A quality education for all ought to be the backbone of every community. When all children succeed in school and are prepared for life after high school, there is a significant effect on the community at-large.
However, not all children–especially low-income and minority–in Charlottesville-Albemarle receive a quality education, and there is a clear achievement gap between these students and children who are given a head start in life. The evidence exists that attending pre-school is vital to creating the foundation for later success in school and beyond. Through IMPACT’s research process during 2009-2010, we learned that low-income Kindergardeners consistently underperformed relative to their peers. In fact, the pass rates on KPALs tests for low-income Albemarle County children were only 68% and for low-income Charlottesville City children a shocking 26%.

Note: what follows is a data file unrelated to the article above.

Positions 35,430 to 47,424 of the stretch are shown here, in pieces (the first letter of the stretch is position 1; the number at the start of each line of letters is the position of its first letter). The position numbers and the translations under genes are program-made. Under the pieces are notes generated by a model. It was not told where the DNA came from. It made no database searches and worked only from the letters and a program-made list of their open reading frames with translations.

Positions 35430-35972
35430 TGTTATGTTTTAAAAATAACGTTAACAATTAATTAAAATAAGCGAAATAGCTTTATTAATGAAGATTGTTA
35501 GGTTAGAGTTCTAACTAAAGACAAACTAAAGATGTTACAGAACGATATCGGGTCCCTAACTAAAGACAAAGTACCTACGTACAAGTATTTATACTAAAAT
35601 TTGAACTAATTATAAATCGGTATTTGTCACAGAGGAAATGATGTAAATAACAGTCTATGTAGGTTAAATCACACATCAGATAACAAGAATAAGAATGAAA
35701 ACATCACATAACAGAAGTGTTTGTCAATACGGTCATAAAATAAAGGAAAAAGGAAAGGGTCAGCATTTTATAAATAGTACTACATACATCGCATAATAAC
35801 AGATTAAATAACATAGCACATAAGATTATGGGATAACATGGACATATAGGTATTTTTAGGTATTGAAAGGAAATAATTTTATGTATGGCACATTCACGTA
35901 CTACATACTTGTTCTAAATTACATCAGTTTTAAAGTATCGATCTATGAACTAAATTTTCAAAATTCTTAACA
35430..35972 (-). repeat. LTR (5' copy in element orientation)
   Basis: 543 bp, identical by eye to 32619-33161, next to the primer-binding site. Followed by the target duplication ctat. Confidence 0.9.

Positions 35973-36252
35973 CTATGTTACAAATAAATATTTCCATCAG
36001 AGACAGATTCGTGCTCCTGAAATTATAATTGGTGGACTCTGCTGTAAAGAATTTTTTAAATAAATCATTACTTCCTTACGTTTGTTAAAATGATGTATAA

In March of 2010, we pressed City and County Superintendents and School Boards to prioritize low-income children for pre-K enrollment and expand the number of locally funded pre-K classrooms.
As a result, between 90% and 100% of enrolled children in three- and four-year-old classrooms are designated low-income and significant achievement gap decreases have been measured, with as many as 100% of students passing 3rd grade PALS standardized tests. The City and County will continue to collaboratively expand to have 20+ pre-K classrooms and to increase enrollment to all children. A more detailed report may be found here.